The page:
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Information and Knowledge Management ISSN 2224-5758 (Paper) ISSN 2224-896X (Online) Vol.3, No.3, 2013

www.iiste.org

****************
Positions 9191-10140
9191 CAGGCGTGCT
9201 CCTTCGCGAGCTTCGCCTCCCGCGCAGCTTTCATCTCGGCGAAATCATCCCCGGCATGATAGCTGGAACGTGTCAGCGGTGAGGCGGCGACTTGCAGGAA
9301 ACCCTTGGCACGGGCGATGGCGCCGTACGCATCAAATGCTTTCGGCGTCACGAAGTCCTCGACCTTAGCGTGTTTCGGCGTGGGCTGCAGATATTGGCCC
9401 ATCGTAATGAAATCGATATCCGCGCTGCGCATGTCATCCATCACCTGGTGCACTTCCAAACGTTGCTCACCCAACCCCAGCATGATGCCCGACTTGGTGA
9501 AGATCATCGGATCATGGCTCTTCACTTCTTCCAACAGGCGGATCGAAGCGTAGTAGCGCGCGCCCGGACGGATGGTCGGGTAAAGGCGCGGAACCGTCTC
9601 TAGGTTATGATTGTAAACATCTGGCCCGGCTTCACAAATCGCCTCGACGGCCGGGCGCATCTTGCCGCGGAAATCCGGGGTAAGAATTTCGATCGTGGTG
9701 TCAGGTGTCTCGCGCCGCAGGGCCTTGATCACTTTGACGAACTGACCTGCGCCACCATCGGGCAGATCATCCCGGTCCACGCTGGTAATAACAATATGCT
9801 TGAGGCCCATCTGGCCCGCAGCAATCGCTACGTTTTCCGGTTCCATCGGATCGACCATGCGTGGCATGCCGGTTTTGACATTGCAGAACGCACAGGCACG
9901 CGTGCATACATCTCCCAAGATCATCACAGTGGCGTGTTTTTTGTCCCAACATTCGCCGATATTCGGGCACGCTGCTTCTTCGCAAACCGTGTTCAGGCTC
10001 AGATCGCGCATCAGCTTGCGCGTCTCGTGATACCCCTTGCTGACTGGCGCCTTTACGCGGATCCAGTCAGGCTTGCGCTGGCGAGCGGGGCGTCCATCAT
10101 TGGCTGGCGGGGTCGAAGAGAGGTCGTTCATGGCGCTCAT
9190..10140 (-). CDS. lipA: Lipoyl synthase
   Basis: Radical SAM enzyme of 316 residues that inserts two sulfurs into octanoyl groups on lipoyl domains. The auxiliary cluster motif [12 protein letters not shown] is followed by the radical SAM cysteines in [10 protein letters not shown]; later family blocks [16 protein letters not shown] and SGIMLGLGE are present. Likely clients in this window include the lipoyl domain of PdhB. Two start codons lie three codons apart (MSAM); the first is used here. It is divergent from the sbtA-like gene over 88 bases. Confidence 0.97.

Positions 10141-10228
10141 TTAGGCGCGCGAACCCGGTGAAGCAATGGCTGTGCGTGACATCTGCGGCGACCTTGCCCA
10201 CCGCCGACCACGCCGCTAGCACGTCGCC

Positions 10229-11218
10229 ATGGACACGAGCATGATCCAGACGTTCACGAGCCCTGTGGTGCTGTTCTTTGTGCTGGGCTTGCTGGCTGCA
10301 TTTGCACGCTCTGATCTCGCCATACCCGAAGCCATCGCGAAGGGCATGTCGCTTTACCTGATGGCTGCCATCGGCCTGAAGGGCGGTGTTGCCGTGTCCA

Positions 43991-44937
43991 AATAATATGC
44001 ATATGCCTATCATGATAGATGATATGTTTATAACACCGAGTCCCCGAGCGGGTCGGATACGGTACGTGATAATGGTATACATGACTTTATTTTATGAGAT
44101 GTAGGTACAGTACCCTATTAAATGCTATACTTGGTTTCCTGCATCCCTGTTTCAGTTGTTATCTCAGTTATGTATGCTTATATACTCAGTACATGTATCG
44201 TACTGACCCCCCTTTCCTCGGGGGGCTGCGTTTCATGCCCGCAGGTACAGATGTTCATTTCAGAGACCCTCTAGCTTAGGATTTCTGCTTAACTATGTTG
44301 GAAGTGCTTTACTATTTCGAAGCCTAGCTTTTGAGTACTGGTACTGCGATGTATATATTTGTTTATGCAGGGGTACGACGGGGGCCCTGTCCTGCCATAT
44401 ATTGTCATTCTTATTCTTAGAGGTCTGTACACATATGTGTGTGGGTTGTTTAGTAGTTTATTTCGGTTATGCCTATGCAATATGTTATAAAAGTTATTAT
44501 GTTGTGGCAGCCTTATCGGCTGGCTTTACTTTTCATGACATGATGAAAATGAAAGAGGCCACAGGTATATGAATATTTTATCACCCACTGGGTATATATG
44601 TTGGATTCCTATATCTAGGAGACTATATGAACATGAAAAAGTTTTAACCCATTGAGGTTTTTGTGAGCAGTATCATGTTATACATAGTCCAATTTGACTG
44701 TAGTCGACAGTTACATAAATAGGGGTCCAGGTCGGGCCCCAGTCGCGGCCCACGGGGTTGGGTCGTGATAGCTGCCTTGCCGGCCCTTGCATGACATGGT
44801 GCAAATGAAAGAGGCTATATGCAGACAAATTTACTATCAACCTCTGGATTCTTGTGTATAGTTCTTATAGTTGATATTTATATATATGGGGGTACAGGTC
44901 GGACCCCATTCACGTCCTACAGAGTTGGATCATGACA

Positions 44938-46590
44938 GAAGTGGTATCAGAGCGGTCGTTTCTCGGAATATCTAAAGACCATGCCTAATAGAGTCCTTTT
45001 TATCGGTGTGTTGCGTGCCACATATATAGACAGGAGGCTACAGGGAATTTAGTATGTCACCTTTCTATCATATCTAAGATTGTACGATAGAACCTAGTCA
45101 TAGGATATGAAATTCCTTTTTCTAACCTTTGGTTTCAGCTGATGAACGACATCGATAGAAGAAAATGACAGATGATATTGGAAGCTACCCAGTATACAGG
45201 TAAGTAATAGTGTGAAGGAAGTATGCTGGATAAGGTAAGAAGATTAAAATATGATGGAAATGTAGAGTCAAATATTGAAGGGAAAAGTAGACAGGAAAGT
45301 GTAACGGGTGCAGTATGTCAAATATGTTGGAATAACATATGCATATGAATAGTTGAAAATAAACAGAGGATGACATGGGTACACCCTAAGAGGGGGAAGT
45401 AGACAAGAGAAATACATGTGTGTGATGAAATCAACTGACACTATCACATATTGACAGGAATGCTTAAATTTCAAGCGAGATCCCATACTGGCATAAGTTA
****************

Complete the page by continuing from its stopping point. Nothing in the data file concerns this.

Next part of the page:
secondary levels. This organ has the mandate to uphold the ideals of a free, united and egalitarian society and promote good quality Technical and Vocational education, a system that is flexible and accessible to all for the purpose of producing competent and relevant technological manpower needed for sustainable national development. The mission of technical and vocational Education in Nigeria is to promote the production of skilled technical and professional manpower, to revitalize, and sustain the national economy, reduce unemployment and poverty. Adenubi (1985) agreed that if these laudable objectives and policy pronouncements on vocational education are fully implemented, Nigeria will have an army of skilled manpower; the kind of manpower needed to create, operate, maintain and sustain the economy of a nation. However, Vocational Education in Nigeria has not done much in unemployment reduction and job creation. The system could be adjudged as contributing its quota to army of unemployed graduates, hence the massive youth unemployment in the country. It is true that the strength of any economy depends very significantly on the strength of its actualization of its potentials in entrepreneurial opportunities in our skills area. These skill units have high potential for job creation. To state the obvious, Business Education Programme could be rated wonderful, but lack of qualified manpower and infrastructural amenities that needed for the skills in the programme remain impotent. Business Education and Empowerment in Nigeria Technical and vocational education seeks to relate education to employment, job creation and self-reliance. Therefore, Okorie (2001) sees vocational education as that type of education, which develops the mental and physical qualities of people thereby increasing their skills, knowledge and attitudes required for utilizing the natural resources needed for economic development of the nation and for their own self-employment. The declining economic fortunes and rising waves of unemployment through the years have greatly emphasized the need for entrepreneurship education and Vocational Education. The way forward in Nigeria is to shed the gap in basic education or grammar school type of education. Inspite of the huge noise on the National Policy on Education of 1977 which placed so much emphasis on technological education, nothing much has been achieved in that respect. Successive governments tried to address this issue by the establishing of Federal Universities of Technologies and Federal Colleges of Education (Technical) throughout the states of the federation. This Vocationalization of education is a means of providing skilled man power. Besides the provision of manpower, the Federal Government, between 1981 and 1992 provided Technology grants in cash to some states to procure capital equipment in Technology for equipping unity schools. In addition to this the Federal Government also placed order for introductory technology equipment from Czechoslovakia, Hungry and Bulgaria for all the Secondary schools in the country at a substantial cost. However, it is pertinent to note that the equipment did not arrive this country until the year, 1985, (source: Federal Ministry of Education, Abuja). Regrettably, all these wonderful ideas and efforts made by the government have not done much in checking unemployment, poverty, joblessness and youth restiveness in the country. This suggests that our education system is ineffective and impotent. The reason is not farfetched. The potential rudimental competences of manpower are presently lacking in Vocational training and education. The entrepreneurial spirit/skills and attitude development are lacking in the business education as presently mounted in our tertiary institutions. Nigeria and Nigerians have not shifted their attention from theoretical courses to skill entrepreneurial scheme. The half baked system of training with obsolete infrastructures in our school system compounded the problem. Over one million people sit for JAMB every year less than 2% of the population goes for skill based courses. There must be shift in our value orientation. Statistics has it that over 500, 000 youths graduate from NYSC, but less than 10% will acquire job. The remaining is still depending on relatives and parents even after five years of graduation. It is also clear that there is nowhere in the world government will provide jobs for the entire population, but will provide enabling environment for job creation. The reorientation towards business education must be the focus of government at large. A shift must be made from the presently mounted business education in our tertiary institution demands practical skill training for job competencies in the actual work environment. This is where the desirable skills, attitudes and competencies to attract and sustain a job could be developed. Power and Empowerment Understanding Power: At the core of the concept of empowerment is the idea of power. The possibility of empowerment depends on two things. First, empowerment requires that power can change. If power cannot change, if it is inherent in positions or people, then empowerment is not possible, nor is empowerment conceivable in any